In conjunction with the opening of the Catagenesis exhibition, we will be showing a film about the history of Globe Dye Works. Independent Curator Cheryl Harper, and Philadelphia Sculptors President Leslie Kaufman are responsible for the bulk of the work that has gone into the film, along with a small crew.
Bill Greenwood, Company Treasurer and Plant Superintendent, 1965
Recently, Cheryl and Leslie visited with the oldest surviving manager of the Globe Dye Works, Wilson "Bill" Greenwood, at his home in Moorestown, NJ. Bill is a spry 89 years of age and he has a glowing energy while talking about his life at Globe, as well as the business' history.
Bill Greenwood, Reminiscing through one of many Globe scrapbooks, 2012
The film will describe the fascinating story of a truly unique and impressive family business. The company was founded in 1865 by Richard Greenwood (who had emmigrated from Liverpool, England when he was 12), along with his friend William Bault. It was Richard who had experience with textiles, his father was a loom weaver back in England, and he eventually bought out Mr. Bault (who was an engineer).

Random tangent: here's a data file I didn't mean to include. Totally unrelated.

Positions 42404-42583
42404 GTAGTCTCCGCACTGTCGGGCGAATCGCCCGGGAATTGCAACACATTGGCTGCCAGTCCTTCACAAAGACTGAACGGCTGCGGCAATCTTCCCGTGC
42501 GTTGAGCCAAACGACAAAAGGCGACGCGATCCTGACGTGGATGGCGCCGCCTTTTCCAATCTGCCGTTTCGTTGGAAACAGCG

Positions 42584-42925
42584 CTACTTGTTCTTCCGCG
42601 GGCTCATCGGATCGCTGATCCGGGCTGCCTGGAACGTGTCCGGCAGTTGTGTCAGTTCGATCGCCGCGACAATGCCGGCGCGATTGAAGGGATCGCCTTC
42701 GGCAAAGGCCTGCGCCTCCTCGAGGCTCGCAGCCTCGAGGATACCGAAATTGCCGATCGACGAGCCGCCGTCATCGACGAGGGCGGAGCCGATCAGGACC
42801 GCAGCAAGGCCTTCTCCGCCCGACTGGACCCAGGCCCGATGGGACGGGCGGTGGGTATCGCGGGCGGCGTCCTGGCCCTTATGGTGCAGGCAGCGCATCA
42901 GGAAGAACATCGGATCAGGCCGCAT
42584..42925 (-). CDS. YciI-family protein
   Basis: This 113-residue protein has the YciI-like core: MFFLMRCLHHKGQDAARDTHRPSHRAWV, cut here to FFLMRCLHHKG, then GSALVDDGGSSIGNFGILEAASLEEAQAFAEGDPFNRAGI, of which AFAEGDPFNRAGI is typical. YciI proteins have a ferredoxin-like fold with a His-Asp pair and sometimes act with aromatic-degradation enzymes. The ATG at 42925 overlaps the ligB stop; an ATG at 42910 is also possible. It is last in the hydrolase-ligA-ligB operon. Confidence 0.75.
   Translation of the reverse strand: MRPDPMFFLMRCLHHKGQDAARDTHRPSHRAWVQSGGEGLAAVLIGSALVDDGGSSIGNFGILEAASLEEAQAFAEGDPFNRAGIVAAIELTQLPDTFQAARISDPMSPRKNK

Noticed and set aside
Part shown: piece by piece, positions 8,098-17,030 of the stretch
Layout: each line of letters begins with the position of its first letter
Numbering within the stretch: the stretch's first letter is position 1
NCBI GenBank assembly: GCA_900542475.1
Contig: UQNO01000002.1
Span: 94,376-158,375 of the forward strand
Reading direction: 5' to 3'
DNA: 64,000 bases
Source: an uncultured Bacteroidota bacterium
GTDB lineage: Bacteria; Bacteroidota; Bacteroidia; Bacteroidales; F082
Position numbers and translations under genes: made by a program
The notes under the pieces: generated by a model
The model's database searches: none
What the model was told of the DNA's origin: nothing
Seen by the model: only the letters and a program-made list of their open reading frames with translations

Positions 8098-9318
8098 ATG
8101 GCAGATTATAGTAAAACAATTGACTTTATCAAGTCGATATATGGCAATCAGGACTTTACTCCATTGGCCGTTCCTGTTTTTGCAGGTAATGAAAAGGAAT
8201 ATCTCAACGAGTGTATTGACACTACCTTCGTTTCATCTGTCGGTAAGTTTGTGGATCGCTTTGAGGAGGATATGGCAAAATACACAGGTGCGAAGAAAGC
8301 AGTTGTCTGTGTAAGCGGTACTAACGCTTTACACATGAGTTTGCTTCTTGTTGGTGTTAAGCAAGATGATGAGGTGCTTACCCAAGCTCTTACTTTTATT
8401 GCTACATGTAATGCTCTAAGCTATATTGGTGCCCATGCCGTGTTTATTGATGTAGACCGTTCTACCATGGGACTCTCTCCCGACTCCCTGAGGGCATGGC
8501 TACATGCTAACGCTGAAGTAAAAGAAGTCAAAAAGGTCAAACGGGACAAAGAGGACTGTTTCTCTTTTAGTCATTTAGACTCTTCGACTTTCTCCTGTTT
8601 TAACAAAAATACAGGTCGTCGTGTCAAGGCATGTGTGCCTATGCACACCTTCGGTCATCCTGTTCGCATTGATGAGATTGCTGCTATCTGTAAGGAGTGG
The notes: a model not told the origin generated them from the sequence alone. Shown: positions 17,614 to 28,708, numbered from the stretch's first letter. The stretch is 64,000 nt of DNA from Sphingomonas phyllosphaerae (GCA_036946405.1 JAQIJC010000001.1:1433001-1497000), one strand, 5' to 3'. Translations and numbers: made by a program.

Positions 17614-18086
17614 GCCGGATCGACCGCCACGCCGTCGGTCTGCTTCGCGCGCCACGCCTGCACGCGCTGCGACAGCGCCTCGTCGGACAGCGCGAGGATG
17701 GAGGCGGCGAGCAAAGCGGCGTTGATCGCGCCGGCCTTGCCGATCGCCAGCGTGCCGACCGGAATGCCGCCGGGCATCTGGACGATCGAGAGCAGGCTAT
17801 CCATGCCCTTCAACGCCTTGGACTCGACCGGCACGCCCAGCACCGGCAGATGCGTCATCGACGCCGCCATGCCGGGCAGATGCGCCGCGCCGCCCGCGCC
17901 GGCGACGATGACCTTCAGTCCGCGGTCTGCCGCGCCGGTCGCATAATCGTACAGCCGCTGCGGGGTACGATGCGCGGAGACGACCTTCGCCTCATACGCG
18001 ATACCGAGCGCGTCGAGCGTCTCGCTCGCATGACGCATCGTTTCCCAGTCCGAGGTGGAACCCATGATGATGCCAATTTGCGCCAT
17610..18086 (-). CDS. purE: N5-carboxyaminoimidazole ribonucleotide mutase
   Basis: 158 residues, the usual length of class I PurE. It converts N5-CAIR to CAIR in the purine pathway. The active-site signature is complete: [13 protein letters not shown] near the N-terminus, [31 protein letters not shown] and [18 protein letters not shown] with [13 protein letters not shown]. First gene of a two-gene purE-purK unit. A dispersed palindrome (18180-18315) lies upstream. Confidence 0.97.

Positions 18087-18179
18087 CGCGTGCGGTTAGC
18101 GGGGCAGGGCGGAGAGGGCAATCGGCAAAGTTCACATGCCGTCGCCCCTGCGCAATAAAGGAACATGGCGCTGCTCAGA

Richard Greenwood, Co-Founder of Globe Dye Works, 1880s
Richard Greenwood knew what he was doing. He had a reputation as the "indigo doctor" and was consulted on "sick" batches of indigo dye throughout the country. Not only was he skilled in the art of textile dying, but he also laid the foundation of a stunningly functional family business. It has been said that 10-15% of family businesses survive three generations, Globe excelled through five (Bill represents the fourth generation). Richard (pictured above) had a visceral presence in the business throughout its existence; long after his death there was a life-size photo of him on view at Globe, a stern and proper Victorian keeping a watchful eye on his beloved operation.
Come visit the Catagenesis Exhibition (on view at the Globe Dye Works, September 9th - October 21st) to learn more about the Greenwood family and their extraordinary Globe Dye Works!